open manometer on the flanks of a hill near the laboratory of Châtillon-sur-Seine.
N' is a glass manometer which serves to check the readings of the mercurial apparatus.
This notable apparatus involves no danger, for the glass tube in which the gas is compressed presents a very small surface, and no serious result could follow were it to break.
|Fig. 2.—Glass Tube with Thick walls, in which Gases are liquified. The gas is compressed in the upper part of the tube by a column of mercury forced upward by hydrostatic pressure. The gas condenses into a liquid drop or into a mist, on pressure being removed. This glass tube is inclosed within a glass cylinder holding the freezing mixture.|
A few years ago an English physicist, Thomas Andrews, was led to infer that, for permanent gases, there exists a critical point of pressure and temperature, above which they cannot be brought to the liquid state. This opinion is confirmed by Cailletet's experiments. Each gas requires that a certain pressure be combined with a certain reduction of temperature: either the one or the other of these two conditions might be employed separately without any effect, even supposing them to reach a high intensity.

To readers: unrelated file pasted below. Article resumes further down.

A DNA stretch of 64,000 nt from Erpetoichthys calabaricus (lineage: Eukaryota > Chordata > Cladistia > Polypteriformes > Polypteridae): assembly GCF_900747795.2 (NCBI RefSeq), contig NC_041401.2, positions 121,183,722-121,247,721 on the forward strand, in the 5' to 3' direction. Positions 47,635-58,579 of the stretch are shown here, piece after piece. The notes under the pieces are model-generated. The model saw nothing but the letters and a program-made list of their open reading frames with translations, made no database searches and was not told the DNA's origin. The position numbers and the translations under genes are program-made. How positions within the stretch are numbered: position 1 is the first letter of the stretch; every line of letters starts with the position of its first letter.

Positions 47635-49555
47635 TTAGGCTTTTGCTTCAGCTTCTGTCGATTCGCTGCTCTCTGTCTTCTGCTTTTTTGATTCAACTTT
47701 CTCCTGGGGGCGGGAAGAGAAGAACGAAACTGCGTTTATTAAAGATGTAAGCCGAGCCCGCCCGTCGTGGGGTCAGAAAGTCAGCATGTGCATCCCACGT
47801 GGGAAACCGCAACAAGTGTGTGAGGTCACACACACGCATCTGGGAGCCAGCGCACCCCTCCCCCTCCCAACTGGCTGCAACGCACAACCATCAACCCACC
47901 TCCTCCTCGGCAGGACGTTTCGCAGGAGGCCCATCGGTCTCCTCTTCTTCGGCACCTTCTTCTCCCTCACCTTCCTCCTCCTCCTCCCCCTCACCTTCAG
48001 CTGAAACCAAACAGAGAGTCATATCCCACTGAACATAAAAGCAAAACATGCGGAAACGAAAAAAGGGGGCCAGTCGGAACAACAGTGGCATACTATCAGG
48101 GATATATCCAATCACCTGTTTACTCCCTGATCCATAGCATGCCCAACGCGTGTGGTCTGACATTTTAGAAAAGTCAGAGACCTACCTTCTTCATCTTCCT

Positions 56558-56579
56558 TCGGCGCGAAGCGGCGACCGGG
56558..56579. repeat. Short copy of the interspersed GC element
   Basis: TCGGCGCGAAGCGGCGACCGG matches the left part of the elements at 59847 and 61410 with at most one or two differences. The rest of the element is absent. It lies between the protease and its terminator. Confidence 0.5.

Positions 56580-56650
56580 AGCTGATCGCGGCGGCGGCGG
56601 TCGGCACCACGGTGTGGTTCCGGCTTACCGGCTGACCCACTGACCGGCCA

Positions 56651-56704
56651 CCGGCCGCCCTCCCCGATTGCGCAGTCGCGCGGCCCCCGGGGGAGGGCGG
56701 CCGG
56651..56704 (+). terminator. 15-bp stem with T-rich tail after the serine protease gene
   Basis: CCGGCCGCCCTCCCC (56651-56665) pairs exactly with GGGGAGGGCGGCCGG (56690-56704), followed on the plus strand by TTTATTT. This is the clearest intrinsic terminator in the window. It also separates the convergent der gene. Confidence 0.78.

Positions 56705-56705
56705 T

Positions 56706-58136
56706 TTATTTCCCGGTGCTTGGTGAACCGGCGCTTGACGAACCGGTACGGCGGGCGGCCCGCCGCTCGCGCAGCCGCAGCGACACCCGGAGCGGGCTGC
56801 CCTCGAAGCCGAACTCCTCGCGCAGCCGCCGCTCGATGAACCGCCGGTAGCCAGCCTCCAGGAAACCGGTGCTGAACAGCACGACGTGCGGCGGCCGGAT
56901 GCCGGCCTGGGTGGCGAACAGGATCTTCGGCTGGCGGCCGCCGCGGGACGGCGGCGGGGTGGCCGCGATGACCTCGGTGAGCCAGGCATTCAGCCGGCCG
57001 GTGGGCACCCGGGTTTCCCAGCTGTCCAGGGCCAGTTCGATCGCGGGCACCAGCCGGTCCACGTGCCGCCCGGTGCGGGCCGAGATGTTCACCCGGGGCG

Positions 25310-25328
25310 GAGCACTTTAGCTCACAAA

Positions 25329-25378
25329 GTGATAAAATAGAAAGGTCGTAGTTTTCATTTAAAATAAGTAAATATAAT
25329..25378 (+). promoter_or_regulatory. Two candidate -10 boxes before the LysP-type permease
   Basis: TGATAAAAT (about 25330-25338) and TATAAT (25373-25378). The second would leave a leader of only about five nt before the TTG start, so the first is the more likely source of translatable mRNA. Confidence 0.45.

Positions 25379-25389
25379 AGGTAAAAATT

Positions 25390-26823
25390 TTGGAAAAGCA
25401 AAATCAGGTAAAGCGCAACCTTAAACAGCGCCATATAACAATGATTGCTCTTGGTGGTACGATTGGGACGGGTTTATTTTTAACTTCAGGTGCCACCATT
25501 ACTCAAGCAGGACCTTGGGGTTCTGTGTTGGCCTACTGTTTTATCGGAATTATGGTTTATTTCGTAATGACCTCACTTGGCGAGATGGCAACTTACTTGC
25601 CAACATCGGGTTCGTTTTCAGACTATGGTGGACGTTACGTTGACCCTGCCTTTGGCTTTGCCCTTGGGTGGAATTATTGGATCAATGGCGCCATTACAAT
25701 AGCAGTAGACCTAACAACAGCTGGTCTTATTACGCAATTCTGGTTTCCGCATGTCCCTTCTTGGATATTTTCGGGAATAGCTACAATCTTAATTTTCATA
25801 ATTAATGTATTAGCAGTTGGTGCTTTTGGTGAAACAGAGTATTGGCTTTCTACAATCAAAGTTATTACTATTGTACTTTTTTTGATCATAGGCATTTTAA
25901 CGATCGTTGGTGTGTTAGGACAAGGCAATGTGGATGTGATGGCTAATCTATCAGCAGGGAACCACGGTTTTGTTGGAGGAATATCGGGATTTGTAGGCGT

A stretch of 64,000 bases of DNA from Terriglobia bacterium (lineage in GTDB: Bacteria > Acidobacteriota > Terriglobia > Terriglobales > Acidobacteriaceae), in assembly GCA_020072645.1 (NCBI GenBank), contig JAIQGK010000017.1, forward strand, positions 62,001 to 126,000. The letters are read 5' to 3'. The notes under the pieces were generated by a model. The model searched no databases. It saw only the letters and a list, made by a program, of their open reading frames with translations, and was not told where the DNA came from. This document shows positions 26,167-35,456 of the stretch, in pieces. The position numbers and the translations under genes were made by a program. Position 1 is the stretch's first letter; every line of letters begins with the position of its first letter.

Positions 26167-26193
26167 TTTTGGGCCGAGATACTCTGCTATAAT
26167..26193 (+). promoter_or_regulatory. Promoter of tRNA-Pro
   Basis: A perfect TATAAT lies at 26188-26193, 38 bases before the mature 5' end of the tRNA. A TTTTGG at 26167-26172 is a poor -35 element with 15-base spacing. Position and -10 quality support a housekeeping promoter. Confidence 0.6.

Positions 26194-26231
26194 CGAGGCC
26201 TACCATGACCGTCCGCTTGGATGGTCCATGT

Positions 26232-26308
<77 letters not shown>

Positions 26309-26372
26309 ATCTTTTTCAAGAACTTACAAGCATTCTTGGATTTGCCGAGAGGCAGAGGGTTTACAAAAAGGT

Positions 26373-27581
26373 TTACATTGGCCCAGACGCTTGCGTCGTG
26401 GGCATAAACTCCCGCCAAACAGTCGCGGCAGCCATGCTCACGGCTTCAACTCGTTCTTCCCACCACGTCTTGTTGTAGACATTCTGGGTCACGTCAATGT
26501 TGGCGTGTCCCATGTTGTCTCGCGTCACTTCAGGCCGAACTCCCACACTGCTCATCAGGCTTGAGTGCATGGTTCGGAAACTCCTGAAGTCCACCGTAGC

The first of the permanent gases liquefied by M. Cailletet was bioxide of nitrogen. As we have just said, unless the two conditions of compression and low temperature be united according to the critical points, the gas does not liquefy. Hence it is that bioxide of nitrogen has remained gaseous at a pressure of 270 atmospheres and a temperature of +8° Cent. Formene or marsh-gas liquefies at 180 atmospheres and +7° Cent.
"If," says M. Cailletet, "we inclose oxygen or pure carbonic oxide in the compression-apparatus; if we reduce these gases to a temperature of -29° Cent. by the aid of sulphurous acid at a pressure of about 300 atmospheres, both gases still retain their gaseous state. But if they be released suddenly, so, according to Poisson's formula, producing a temperature of at least 200° below the starting-point, we at once see a heavy mist, caused by the liquefaction or even, perhaps, the solidification of the oxygen or carbonic oxide. The